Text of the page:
Disqualification case vs Grace finished by November – Sotto
Christina Mendez (The Philippine Star) - September 20, 2015 - 10:00am

MANILA, Philippines - Sen. Vicente Sotto, a member of the Senate Electoral Tribunal (SET), claimed yesterday that they could finish the proceedings of the disqualification case against Sen. Grace Poe in November.

Sotto said the SET hopes to finish the proceedings by first week of November since they needed to hear and review the arguments of both the petitioner, defeated senatorial candidate Rizalito David, and Poe.

The target date will be beyond the filing of the certificates of candidacy, set by the Commission on Elections (Comelec) from Oct. 12 to 16.

The SET will be convening at 2 p.m. today at the Supreme Court.

The SET recently junked the issue on Poe’s residency after the tribunal, chaired by Justice Antonio Carpio, decided to look into the issue on the citizenship of Poe, who acquired US citizenship in 2001.

Poe’s camp said she filed for dual citizenship in 2006, and was issued a new Philippine passport in 2009. From July 2006 to 2009, Poe was holder of two passports (US and Philippine) because she acquired dual citizenship.

Senate President Franklin Drilon called on the SET yesterday to decide immediately on Poe’s disqualification case to erase any cloud of doubt on her citizenship.

“I strongly urge the Senate Electoral Tribunal to expedite its hearings and immediately come out with a decision on the quo warranto petition against 2016 presidential aspirant Senator Poe,” Drilon said.

Drilon made the statement after Poe announced her presidential bid last week, followed by the endorsement of Sen. Francis Escudero as her running mate.

“The petition raises serious doubts over Senator Poe’s being a natural born Filipino and unavoidably, it also casts doubts on the validity of her candidacy in the upcoming presidential elections,” Drilon said.

Drilon, vice-chairman of the Liberal Party, said the immediate resolution of the case would not only benefit everyone, but also help the public as they decide whom to vote for next year. 

“If remained unanswered, these questions on Poe’s citizenship would only confuse the voters,” he added.

The LP is backing the presidential bid of former interior secretary Manuel Roxas II.

Meanwhile, the residency issue against Poe remains even after it was dismissed by the SET in a recent preliminary conference on the disqualification case against her, three legal experts said yesterday.

Pacifico Agabin, former dean of University of the Philippines College of Law, and Amado Valdez, also a former dean of University of the East law school, and litigation expert Raymond Fortun said the SET decision last Sept. 11 to drop the residency issue in the petition of David did not establish the eligibility of Poe for next year’s presidential election.

They said the SET dropped the residency issue only in relation to Poe’s eligibility in the 2013 senatorial polls, which was the subject of the disqualification case, and that there is a higher residency requirement for a presidential candidate.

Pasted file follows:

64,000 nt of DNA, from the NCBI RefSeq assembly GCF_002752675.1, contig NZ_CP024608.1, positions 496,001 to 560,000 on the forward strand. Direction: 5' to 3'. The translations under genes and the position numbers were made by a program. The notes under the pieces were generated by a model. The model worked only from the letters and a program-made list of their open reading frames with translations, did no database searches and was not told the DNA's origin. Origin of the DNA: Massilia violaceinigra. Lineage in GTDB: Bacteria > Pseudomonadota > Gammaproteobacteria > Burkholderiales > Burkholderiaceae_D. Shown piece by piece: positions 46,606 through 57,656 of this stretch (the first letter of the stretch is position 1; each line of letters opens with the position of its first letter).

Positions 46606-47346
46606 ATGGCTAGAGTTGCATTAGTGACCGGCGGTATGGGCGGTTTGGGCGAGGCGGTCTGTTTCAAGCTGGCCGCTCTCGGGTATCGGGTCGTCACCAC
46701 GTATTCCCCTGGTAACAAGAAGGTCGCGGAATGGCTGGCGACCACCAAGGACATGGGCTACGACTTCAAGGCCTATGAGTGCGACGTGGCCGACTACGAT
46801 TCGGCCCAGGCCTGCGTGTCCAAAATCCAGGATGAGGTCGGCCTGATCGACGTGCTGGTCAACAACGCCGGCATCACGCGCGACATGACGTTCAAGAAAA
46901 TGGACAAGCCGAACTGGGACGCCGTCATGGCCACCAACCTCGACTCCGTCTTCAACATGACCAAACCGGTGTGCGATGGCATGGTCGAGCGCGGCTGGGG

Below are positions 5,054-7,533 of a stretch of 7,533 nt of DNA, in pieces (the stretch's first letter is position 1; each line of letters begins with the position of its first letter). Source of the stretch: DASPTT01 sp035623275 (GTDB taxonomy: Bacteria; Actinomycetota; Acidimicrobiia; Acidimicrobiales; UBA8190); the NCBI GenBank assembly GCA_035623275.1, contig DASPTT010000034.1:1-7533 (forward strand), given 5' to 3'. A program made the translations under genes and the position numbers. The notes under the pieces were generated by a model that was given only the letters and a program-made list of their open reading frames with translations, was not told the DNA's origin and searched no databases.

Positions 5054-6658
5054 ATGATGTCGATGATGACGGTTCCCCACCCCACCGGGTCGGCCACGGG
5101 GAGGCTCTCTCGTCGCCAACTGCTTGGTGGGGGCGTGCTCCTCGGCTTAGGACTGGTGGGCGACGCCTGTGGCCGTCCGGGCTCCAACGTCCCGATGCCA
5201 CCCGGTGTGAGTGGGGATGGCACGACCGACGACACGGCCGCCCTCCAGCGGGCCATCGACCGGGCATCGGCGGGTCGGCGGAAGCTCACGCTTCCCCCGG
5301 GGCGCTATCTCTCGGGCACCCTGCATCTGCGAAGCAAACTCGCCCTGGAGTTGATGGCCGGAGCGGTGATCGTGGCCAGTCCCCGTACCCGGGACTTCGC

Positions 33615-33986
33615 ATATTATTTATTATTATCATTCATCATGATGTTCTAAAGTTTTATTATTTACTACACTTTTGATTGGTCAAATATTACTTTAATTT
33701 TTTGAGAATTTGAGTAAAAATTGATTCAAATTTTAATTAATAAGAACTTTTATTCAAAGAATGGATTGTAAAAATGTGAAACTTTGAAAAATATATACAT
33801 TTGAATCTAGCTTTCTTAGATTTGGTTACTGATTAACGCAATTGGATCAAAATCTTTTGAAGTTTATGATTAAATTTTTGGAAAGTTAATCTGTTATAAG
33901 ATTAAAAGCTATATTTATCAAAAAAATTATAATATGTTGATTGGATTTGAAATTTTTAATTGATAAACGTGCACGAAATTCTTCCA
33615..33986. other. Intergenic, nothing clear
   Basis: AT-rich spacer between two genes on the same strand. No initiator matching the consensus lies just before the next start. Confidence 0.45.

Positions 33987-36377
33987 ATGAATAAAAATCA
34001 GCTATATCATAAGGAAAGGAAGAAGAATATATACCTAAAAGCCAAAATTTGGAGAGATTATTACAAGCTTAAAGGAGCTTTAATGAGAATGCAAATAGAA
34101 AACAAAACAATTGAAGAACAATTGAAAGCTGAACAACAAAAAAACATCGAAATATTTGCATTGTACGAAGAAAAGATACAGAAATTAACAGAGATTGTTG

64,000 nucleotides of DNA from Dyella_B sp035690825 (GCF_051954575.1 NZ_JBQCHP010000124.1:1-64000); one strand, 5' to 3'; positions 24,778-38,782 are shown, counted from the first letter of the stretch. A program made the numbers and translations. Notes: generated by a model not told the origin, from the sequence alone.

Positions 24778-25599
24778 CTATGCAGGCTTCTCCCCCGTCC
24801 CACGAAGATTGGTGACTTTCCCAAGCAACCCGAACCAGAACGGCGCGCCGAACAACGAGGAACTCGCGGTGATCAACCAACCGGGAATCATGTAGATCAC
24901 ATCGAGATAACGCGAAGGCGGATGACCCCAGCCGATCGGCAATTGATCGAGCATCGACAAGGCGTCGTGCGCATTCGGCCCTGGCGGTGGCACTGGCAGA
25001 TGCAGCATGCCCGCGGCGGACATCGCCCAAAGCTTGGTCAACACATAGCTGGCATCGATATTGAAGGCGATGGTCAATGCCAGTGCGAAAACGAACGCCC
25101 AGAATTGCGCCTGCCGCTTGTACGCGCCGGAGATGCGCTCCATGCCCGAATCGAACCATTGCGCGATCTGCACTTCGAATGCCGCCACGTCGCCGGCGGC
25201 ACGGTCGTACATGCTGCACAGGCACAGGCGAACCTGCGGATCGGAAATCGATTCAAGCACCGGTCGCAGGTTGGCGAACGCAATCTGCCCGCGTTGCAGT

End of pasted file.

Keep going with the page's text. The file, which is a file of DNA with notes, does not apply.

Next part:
The SET has decided, upon agreement with parties, not to touch the residency question anymore due to a rule requiring the filing of disqualification petitions based on residency within 10 days from proclamation of the candidate.

It did not rule on the merits of whether or not Poe met the two-year residency requirement when she ran for senator in 2013.

For the presidency, on the other hand, Article VII Section 2 of the Constitution requires a presidential candidate to be a resident of the Philippines for at least 10 years immediately preceding an election.

Agabin and Valdez both believe that the residency issue could again be raised when Poe files her certificate of candidacy next month after her declaration last week to seek the presidency.

“Later on, after Poe files her COC next month, the residency issue against her can once again be revived, no longer for her senatorial bid but for her presidential bid,” Agabin said.

Valdez agreed, saying the residency issue when applied to Poe’s senatorial and presidential eligibility should be treated separately and differently.

“Even if the SET has dropped the residency issue on the present case, her presidential bid is still left hanging because of another possible disqualification case that could be filed against her next month,” Valdez pointed out.

“It will be a new disqualification case once she files her certificate of candidacy for president,” he stressed. 

Valdez explained that Poe, who migrated to the US as a college student and earned citizenship there, still needs to prove that she has been a resident of the Philippines for at least 10 years before the May 2016 elections.

“The residency must be in the concept of having domicile in the Philippines. She cannot have two domiciles, one here and another in the US,” the law dean explained.

“It is only when she abandoned her US citizenship that she could be considered a resident in the Philippines for purposes of the elections,” Valdez added.

Fortun believes that Poe has the burden to establish the doctrine of animus revertendi or the intention to permanently return to his or her domicile.

He said he expects the case to reach the Supreme Court. – With Edu Punay   

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